“We found that a defect in energy production in affected kidney cells plays a key role in CKD development,” says Katalin Susztak, MD, PhD, an associate professor of Medicine in the Renal Electrolyte and Hypertension Division. “Restoring the energy supply in these cells largely prevented signs of CKD in mouse models.”
In the study, published online in advance of the print edition of Nature Medicine, Susztak and colleagues focused on a central feature of CKD: the “fibrosis” process. This is a pathological response to chronic kidney stress that includes an abnormal buildup of fibrous collagen, a loss of capillaries, a die-off of important kidney cells called tubular epithelial cells, and other changes that progressively reduce a kidney’s ability to filter the blood properly.
The researchers compared the patterns of gene activity in fibrotic and normal human kidney tissue samples. They found abnormal patterns in gene networks linked to inflammation and sharp drops in activity in gene networks that support energy metabolism in the fibrotic samples.
The fact that inflammation is a factor in CKD was already well known, so Susztak and her colleagues aimed their investigation at two types of energy metabolism—glucose oxidation and fatty acid oxidation — that seemed markedly reduced in the fibrotic samples.
“What we found is that the tubular epithelial cells preferentially use fatty acid oxidation as their energy source in normal conditions,” Susztak says. “Even when fatty acid metabolism drops in the context of CKD, these cells don’t switch to burning glucose for energy.”
Susztak’s team examined several mouse models of kidney fibrosis, and again found strikingly lower activity in genes that support fatty acid metabolism. The researchers also found strong hints that the loss of cellular fuel is a driver of the fibrosis process. In mouse models, the drop in fatty acid metabolism preceded the signs of fibrosis. In human tubular epithelial cells, artificially reducing fatty acid metabolism quickly brought about fibrosis-like signs, including the buildup of fat molecules (unspent fuel) and the deaths of many affected cells.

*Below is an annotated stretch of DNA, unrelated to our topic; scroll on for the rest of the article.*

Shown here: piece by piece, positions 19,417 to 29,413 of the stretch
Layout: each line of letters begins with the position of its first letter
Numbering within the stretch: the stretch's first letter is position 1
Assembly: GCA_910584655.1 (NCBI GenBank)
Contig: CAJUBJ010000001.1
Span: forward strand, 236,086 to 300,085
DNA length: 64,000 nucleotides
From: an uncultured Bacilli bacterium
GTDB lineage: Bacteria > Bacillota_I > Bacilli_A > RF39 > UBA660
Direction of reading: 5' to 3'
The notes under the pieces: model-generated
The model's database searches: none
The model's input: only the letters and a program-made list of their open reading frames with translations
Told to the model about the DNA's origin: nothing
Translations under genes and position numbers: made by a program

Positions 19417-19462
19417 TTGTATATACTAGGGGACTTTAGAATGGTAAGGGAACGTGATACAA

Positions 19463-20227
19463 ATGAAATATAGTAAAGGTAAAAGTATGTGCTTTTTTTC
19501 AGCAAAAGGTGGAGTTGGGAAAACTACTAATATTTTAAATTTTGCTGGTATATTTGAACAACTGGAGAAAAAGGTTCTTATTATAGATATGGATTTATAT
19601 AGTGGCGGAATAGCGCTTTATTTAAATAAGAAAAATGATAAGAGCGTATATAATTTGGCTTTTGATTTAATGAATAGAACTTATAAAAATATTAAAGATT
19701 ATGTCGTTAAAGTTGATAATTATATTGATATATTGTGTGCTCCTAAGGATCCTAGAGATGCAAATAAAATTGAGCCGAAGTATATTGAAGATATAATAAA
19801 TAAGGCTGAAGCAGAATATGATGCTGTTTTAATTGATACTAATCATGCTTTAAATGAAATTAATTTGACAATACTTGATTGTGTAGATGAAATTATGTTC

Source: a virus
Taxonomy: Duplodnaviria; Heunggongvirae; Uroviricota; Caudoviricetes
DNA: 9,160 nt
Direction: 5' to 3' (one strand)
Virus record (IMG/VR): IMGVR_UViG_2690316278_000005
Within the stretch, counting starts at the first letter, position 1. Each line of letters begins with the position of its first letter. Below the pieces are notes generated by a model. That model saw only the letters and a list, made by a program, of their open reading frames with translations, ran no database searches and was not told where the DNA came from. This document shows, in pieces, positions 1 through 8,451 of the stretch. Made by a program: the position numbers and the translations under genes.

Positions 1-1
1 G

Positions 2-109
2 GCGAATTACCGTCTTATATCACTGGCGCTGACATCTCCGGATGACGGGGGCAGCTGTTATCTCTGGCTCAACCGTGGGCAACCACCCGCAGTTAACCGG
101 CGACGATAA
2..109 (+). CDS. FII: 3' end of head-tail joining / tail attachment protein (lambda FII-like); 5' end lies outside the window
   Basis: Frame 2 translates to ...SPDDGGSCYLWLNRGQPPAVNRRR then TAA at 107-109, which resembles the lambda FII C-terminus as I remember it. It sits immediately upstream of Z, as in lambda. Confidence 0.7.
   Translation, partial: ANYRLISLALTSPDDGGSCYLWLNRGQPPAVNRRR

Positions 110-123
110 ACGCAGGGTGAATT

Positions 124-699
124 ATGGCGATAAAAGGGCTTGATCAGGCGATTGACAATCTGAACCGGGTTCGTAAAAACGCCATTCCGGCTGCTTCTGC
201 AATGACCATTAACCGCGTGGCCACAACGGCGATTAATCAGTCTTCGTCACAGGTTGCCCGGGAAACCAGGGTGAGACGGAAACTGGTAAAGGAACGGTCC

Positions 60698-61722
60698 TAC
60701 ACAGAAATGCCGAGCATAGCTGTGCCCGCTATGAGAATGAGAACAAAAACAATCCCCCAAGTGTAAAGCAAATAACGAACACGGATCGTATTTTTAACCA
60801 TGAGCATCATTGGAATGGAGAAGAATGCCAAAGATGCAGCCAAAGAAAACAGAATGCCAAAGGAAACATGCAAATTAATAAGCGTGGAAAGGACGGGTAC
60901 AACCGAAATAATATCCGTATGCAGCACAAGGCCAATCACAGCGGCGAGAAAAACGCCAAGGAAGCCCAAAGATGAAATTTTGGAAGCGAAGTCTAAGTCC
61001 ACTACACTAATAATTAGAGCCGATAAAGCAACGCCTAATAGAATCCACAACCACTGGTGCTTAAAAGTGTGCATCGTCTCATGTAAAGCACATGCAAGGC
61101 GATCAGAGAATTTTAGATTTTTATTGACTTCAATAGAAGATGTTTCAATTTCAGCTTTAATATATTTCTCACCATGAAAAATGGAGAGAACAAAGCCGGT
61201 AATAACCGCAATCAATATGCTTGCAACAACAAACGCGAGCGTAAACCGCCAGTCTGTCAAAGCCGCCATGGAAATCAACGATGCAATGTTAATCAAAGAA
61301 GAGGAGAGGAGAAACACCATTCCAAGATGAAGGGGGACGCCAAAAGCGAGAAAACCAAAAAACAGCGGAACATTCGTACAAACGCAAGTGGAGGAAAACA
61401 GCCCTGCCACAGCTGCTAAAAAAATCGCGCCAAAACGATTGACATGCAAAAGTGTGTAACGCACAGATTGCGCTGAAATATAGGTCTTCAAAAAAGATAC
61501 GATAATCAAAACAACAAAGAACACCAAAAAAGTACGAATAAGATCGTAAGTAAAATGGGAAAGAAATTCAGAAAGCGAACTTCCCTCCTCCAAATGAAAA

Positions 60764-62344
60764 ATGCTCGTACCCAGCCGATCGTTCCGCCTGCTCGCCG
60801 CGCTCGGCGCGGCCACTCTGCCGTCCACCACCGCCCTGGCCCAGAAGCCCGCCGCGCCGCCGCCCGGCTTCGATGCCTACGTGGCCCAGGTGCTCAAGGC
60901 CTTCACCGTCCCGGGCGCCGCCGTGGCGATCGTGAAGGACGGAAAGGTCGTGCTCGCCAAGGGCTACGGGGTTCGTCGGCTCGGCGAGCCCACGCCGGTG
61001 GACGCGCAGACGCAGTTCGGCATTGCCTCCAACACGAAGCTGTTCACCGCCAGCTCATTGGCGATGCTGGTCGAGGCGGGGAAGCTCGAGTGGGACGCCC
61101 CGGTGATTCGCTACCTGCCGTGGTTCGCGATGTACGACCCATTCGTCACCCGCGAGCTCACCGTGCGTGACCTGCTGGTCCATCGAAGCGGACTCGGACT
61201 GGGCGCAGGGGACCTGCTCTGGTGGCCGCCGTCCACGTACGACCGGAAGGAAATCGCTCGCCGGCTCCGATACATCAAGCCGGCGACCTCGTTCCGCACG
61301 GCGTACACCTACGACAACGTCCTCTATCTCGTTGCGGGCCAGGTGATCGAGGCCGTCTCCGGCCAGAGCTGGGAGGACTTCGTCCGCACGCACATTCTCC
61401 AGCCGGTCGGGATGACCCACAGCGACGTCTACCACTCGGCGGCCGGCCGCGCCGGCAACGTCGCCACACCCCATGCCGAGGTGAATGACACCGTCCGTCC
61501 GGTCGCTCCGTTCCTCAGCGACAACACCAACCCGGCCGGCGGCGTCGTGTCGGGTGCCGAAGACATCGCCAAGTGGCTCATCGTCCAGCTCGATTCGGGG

That fat buildup in kidney cells had been hypothesized to be a significant cause of cell death in CKD fibrosis. But Susztak showed with a mouse model of fat accumulation in tubular epithelial cells that the fat accumulation on its own had minimal impact. The more important factor in fibrosis was the loss of energy in the cells as fatty acid metabolism dropped.
Theesearchers also found evidence that the shutdown of fatty acid metabolism in tubular epithelial cells is caused in large part by the growth factor TGFβ. This factor is known to promote fibrosis and has been linked to high blood glucose levels, high blood pressure, and inflammation—all triggers of CKD.
Encouragingly, when Susztak’s team restored fatty acid metabolism in mouse models of kidney fibrosis using genetic techniques or compounds that boost the activity of fatty acid metabolism genes, the treatment prevented nearly all signs of fibrosis.
One of the compounds tested, fenofibrate, is an existing anti-cholesterol drug that activates a master switch gene, PPARA, for fatty acid metabolism. But fenofibrate could be problematic as a kidney disease drug, Susztak says, because it can distort the results of a standard test of kidney function. This side effect could impede the ability to evaluate the drug’s benefit, and more generally, could make it harder for doctors to monitor the progression of CKD in patients taking the drug.
“We hope to develop new compounds that are similar to fenofibrate, or that boost enzymes more specifically related to fatty acid metabolism,” she says. “In that way we might be able to greatly slow the progress of CKD.”
She and her colleagues are also trying to connect the newly revealed metabolic changes in CKD fibrosis to the epigenetic changes—alterations in the patterns of DNA markers that control gene expression in cells—that they described in a paper last year in Genome Biology.
Collaborating laboratories on the study included those of Kumar Sharma at the University of California, San Diego; James Pullman of the Montefiore Medical Center, New York; Erwin P. Bottinger of the Icahn School of Medicine at Mount Sinai; and Ira J. Goldberg of New York University’s Langone Medical Center.
Funding for Dr. Susztak’s research was provided by the National Institute of Diabetes and Digestive and Kidney Diseases (R01DK087635, R01DK076077) and the Diabetic Complications Consortium (DK076169).
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